Finally published, Foucault’s lecture notes from 1970–71, his first year teaching at the Collège de France, demolish the caricatures of his thought
On the first page of the lecture notes of January 27, 1971, Michel Foucault scrawled “incomplete” in his notoriously undisciplined hand. This bit of marginalia from the first year of his public lectures at the Collège de France (one of the last sets to be collected and published in English) hangs like an augury of the end of Foucault’s career, cut short by AIDS. If it’s hard not to hear artful references to his impending death in some of the final lectures at the Collège in 1984, it’s harder not to feel a deeper sense of loss with these lectures, of which there are no recordings, only notes.
In these first lectures at the Collège, the most prestigious teaching appointment in the French Academy, Foucault invited his audience to begin where he would eventually end in 1984: in sixth and fifth century Athens. The starting point will come as a shock to Foucault’s exegetes, who have been operating under the assumption that Ancient Greece was a “late” preoccupation of his. On this and many other points, the publication of Lectures on the Will to Know Lectures at the College de France, 1970-1971 requires a sweeping revision of prevailing receptions of his work.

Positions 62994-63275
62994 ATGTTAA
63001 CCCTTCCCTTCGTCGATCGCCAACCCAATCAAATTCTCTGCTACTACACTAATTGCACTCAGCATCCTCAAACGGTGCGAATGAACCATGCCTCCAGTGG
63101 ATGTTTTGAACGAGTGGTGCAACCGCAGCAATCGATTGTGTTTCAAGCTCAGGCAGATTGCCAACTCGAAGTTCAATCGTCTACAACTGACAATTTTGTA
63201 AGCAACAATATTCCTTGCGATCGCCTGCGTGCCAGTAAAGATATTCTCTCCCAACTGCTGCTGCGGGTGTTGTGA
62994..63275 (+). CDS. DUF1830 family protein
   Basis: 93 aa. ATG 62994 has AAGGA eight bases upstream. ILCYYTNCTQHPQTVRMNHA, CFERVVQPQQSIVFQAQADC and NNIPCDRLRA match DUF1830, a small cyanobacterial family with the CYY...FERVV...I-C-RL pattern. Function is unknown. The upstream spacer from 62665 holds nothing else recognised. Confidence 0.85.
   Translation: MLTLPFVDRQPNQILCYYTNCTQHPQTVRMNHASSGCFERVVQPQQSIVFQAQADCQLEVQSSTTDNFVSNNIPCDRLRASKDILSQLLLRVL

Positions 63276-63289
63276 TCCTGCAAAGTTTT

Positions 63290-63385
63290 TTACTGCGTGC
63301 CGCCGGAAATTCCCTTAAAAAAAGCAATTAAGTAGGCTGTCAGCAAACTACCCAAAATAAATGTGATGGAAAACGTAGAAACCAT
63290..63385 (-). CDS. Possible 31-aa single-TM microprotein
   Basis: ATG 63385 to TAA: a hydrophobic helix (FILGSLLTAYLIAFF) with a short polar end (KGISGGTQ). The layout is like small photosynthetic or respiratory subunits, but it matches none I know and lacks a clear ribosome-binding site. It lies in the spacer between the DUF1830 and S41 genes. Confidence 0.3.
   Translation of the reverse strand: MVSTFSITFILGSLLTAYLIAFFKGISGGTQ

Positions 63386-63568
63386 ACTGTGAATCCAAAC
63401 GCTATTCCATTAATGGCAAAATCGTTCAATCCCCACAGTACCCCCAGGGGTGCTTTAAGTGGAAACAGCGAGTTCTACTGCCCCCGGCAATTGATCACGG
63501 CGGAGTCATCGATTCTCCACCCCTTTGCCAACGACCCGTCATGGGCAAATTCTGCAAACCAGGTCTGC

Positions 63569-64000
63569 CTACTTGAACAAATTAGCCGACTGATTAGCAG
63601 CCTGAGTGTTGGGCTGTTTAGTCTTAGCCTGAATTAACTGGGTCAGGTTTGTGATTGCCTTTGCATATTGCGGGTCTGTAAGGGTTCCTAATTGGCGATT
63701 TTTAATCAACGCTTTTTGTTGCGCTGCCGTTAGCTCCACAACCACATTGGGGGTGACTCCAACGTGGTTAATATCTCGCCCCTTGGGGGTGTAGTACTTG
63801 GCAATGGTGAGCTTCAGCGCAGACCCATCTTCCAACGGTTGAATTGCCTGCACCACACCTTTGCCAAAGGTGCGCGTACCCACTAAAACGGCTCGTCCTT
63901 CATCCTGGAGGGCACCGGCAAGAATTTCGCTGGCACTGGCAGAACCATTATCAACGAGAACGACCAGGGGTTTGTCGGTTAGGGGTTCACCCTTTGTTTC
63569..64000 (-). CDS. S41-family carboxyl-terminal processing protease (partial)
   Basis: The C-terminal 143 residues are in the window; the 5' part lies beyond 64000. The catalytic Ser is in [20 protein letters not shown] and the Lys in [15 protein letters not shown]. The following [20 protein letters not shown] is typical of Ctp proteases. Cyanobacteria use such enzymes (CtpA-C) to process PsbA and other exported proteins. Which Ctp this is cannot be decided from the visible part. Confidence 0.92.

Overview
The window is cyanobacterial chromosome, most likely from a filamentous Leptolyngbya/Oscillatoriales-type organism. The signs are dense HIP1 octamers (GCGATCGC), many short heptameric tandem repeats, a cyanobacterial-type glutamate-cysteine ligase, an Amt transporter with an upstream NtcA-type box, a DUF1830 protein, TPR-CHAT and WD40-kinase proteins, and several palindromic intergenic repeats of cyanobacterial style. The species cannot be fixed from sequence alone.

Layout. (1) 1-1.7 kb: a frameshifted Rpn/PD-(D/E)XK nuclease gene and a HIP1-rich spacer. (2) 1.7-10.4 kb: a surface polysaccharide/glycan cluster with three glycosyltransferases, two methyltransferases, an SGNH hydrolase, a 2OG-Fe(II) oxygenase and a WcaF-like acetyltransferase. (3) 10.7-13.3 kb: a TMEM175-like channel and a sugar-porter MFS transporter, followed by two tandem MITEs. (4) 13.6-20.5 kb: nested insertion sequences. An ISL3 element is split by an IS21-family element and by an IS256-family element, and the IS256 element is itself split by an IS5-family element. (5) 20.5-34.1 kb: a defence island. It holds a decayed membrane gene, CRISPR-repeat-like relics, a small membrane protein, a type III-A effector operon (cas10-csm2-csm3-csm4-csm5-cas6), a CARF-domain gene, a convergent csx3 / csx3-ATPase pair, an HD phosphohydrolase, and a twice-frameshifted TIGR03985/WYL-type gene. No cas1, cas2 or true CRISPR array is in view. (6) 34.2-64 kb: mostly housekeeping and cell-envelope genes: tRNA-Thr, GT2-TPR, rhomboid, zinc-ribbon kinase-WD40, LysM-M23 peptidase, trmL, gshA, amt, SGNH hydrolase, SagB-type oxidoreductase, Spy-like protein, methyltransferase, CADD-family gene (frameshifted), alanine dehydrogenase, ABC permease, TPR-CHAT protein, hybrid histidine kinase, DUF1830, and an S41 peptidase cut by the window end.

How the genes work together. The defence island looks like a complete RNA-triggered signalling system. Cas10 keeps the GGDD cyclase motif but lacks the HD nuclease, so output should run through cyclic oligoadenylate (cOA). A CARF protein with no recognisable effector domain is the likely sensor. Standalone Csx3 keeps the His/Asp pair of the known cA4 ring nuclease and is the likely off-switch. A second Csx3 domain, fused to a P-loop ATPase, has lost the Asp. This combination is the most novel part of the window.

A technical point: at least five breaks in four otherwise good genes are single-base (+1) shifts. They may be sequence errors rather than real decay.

Since his death, the intellectual portrait of Foucault has been drawn by interpreters invested either in making his thought more palatable to liberal quietism — the “resistance is everywhere; all resistance is futile” Foucault — or in a cottage industry that has mined his work for fashionable academic buzz words (panopticism, biopolitics, governmentality, normativity, etc.). Foucault’s career is typically periodized and divided in three parts: An early phase, between Order of Things and Birth of the Clinic, is mostly concerned with establishing the epistemological breaks between successive systems of knowledge, the impassable gaps between them. His middle phase — of Discipline and Punish and History of Sexuality I — is said to be concerned with the more explicitly political theme of how power transformed systems of knowledge, focusing on figures such as criminal delinquents and sexual deviants. The late Foucault of the second and third volumes of History of Sexuality is said to have retreated from these political commitments to the ethical thematic of “care of the self.”